Probability & Permutation
-The n factorial is defined as the product of the integers from 1 to n.
-It can be written as "n!". This means that we are looking for (n)(n-1)(n-2)(n-3)...(3)(2)(1)
N.B: Two numbers containing factorials and being divided by one another does not mean they can be simplified: 10!/5!=/=2!
Permutation ( Ordered Arrangement)
Using factorial notation: n objects can be arranged in "n!" ways.
Theorem for number of permutations (with no repetitions):
nPr=n(n−1)(n−2)...(n−r+1)=n!/(n−r)!When there is repetition, it is possible to assign different "n"s for each.This results in a new formula:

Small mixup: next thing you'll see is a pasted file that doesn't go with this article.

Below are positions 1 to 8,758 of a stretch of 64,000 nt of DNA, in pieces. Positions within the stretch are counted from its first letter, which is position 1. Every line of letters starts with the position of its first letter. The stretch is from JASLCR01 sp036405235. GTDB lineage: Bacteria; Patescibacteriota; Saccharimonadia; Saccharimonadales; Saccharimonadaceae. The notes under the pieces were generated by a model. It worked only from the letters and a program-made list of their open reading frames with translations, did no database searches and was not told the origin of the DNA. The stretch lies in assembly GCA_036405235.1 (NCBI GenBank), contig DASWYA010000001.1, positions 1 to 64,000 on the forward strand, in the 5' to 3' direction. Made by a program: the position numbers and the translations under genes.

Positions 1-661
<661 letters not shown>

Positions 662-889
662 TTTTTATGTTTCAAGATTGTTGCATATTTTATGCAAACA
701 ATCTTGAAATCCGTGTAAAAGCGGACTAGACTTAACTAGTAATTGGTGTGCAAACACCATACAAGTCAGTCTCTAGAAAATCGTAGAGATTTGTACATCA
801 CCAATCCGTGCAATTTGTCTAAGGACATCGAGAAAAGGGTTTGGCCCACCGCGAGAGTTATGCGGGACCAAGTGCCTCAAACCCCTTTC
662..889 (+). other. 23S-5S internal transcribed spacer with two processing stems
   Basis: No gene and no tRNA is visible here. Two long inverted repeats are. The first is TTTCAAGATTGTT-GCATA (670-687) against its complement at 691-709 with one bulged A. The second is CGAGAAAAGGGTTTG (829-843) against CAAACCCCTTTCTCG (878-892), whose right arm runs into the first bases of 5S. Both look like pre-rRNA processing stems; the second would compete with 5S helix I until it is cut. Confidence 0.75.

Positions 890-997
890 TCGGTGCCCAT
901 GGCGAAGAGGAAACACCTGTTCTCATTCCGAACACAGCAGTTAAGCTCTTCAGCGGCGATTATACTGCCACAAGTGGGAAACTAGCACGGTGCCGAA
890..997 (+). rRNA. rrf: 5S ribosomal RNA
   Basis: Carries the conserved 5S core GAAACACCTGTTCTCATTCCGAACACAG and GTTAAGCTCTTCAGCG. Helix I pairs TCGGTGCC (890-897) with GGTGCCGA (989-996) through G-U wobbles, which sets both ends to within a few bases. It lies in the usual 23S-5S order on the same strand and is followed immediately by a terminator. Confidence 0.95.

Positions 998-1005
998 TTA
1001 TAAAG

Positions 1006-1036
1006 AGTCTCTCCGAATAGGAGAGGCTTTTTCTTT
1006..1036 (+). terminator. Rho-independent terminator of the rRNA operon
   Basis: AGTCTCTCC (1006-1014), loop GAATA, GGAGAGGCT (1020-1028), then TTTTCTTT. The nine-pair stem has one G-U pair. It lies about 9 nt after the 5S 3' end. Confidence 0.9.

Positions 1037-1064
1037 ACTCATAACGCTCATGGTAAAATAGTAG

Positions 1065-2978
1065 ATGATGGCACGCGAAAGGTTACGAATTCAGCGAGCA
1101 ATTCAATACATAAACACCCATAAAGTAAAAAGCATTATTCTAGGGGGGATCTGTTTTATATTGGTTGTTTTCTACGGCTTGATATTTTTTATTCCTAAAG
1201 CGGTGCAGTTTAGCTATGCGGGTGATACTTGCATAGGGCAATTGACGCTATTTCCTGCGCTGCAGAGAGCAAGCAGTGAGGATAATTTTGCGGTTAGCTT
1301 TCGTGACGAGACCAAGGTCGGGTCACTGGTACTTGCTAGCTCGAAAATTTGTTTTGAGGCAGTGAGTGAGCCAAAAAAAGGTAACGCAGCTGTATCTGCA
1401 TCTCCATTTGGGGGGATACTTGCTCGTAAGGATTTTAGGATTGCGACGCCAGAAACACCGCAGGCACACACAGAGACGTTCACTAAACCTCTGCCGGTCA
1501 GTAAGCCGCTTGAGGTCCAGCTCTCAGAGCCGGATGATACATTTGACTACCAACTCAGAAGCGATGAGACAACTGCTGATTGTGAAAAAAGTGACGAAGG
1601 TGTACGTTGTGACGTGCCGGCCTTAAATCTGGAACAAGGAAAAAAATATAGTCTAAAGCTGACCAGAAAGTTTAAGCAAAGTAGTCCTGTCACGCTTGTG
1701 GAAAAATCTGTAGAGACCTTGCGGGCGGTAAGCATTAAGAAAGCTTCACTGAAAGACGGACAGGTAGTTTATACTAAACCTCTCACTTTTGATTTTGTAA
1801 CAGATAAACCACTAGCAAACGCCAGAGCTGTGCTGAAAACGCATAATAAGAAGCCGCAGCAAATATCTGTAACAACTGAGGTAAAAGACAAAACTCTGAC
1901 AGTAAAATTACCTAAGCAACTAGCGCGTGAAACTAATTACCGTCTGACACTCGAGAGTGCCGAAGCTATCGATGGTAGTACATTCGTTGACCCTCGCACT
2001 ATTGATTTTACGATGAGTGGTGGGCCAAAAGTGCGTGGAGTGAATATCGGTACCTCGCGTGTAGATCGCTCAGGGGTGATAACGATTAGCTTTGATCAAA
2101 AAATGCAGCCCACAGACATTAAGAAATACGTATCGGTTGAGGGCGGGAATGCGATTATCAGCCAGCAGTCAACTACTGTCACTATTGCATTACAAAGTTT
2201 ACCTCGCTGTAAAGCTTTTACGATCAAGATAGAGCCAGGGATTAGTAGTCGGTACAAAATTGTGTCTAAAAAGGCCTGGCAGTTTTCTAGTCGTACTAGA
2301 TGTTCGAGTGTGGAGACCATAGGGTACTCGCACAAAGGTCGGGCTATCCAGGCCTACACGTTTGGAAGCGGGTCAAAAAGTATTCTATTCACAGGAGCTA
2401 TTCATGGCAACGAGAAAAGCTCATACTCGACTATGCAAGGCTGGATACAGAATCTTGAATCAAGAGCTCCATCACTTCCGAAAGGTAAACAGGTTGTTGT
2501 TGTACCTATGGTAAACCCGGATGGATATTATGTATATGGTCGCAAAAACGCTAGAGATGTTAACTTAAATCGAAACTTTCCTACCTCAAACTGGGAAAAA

The sample space is the set of all possible outcomes of the experiment.The Event (E) is a subset of the sample space.
P(E)=r/n where r is the number of ways for a specific outcome and n is the number of all outcomes. This is to determine the success of an event or its occurrence.
To determine non-occurrence: P(E/)= 1-r/n
The sum of the probabilities in any experiment is equal to 1.
the probability of an even ranges between 0 and 1. if the event's occurrence is impossible, then the probability is 0, although absolute certainty means that the probability is 1.